At the age of twenty-four, in 1952, Enrique established a company called 'Industrial Agricultural Services of Masaya' (SAIMSA), which eventually became one of the leading producers of cotton in Central America.
In the 1980s, the successful businessman openly condemned Nicaraguan guerrilla leader and President Daniel Ortega, who was known for his restriction of media and association with Venezuelan President Hugo Chávez. Bolaños was arrested on three occasions, while his company 'SAIMSA' was seized and handed-over to small farmers.
From 1983-88 he acted as the President of the 'Supreme Council for Private Enterprise' ('COSEP'), which aimed at reducing government control on private enterprises.
In 1990, when the presidential elections were held, Bolaños decided to run as a candidate. However, his party, the ‘National Opposition Union', chose his colleague Violeta Chamorro instead, stating that the former was too obstinate to work with.
Six years later, Arnoldo Alemán, a member of the 'Liberal Constitutionalist Party', and a candidate for the presidential elections, decided to appoint Bolaños as his campaigner. Alemán won the elections against President Ortega, and Enrique was elected Vice-President in 1997.
In 1998, hurricane ‘Mitch', caused heavy rainfall in Nicaragua, Guatemala and Honduras, resulting in floods that killed thousands of people and destroying millions of homes. During this catastrophe, it was the Vice-President who took charge of foreign aid and worked on the country's laws that dealt with avoiding natural disasters.
The Nicaraguan politician contested the elections in 2001, under the wing of the 'Liberal Constitutionalist Party', being recommended by former president Arnoldo Alemán. During the campaign, citizens did not show much confidence in Bolaños, owing to defamation tactics by rival Ortega, and also his association with his corrupted predecessor Arnoldo.
In August the same year, the presidential candidate openly criticized fraudulence in the government, but avoided confronting Alemán. He also accused the leftist Ortego of draining the country of its wealth. The elections were won by Enrique, with a majority of 56.3% votes.
The President's term began on January 10, 2002, and within two days, he started taking legal action against all those, former and present, office holders in the government who had indulged in fraudulent activities.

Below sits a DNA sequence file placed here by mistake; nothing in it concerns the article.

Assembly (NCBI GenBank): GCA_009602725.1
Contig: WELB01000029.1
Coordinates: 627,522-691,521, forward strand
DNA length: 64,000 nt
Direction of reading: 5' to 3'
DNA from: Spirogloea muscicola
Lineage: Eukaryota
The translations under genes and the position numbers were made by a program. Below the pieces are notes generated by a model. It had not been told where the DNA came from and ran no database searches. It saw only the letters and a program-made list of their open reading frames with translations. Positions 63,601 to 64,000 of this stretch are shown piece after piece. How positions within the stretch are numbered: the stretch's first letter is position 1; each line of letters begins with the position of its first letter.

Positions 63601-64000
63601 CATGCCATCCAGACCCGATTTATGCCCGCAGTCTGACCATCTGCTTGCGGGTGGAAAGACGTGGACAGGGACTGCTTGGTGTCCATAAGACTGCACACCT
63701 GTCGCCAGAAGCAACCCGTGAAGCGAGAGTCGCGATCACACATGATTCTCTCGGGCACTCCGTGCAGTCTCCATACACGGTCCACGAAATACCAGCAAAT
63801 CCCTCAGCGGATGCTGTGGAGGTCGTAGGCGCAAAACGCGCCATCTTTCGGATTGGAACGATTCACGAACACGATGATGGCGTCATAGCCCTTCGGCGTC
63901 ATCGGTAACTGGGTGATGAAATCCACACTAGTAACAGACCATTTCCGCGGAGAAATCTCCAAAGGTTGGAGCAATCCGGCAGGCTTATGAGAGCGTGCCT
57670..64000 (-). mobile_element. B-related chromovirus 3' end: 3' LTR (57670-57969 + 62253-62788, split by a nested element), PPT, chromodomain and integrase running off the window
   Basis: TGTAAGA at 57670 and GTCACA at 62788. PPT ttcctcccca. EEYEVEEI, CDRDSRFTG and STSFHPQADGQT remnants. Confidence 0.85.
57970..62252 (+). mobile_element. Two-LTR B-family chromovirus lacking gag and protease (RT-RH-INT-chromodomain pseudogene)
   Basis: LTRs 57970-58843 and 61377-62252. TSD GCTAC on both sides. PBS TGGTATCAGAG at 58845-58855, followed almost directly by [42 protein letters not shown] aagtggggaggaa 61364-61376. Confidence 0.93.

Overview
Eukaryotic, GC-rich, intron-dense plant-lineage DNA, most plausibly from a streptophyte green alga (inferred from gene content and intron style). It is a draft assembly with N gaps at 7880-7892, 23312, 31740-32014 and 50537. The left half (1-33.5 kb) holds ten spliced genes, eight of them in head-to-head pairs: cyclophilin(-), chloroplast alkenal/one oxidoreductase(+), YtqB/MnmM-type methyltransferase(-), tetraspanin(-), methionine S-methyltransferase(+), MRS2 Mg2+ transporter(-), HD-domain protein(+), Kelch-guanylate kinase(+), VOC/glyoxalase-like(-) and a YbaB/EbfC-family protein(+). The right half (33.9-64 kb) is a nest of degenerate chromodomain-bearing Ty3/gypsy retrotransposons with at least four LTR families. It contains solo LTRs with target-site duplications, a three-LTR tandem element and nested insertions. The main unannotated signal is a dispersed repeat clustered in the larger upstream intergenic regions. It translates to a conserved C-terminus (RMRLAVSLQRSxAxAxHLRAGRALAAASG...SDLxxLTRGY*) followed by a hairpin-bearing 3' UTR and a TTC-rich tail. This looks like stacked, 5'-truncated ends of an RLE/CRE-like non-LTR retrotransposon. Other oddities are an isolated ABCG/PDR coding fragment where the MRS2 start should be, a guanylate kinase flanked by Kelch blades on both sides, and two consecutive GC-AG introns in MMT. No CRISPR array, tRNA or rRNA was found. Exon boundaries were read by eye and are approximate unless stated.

Enrique arrested his predecessor Alemán on corruption charges, and sentenced him to twenty years of imprisonment. As a result the former was made to leave the 'Liberal Constitutionalist Party' by his comrades. He then formed a new political party called 'Alliance for the Republic' ('APRE').
The President of Nicaragua signed the 'CAFTA', or the 'Central America Free Trade Agreement', along with the United States, Costa Rica, Honduras, El Salvador, and Guatemala, in 2005. The same year, he reduced the power held by the executive branch of the parliament, by limiting its control over the appointment of state officials.
Despite his attempts to fight corruption in the country, Bolaños has been condemned for his old association with Alemán, and the remuneration he received as Vice-President. Once he came into power, his salary was reduced substantially, and his pension was withdrawn.
The President aimed at minimizing foreign financial obligation with the help of the 'World Bank' and the 'International Monetary Fund'. Furthermore, he introduced measures like the 'National Development Plan' for poverty alleviation and promotion of agriculture.
In 2007, Enrique's term ended, and Daniel Ortega was once again elected President, after winning over Eduardo Montealegre, a candidate representing the party 'Nicaraguan Liberal Alliance'. The Liberal party collaborated with Bolaños' 'Alliance for the Republic' during the campaigning.
Even though he was entitled to a place in the National Assembly, the former President retired from politics forever, after his term ended. He is currently a ceremonial member of the prestigious organization called ‘International Raoul Wallenberg Foundation’. He has also written articles like ‘Cómo vamos’, ‘Nicaragua: 165 años de vida independiente’, ‘Memorándums de la presidencia’, and ‘Ideas para todos’, amongst others.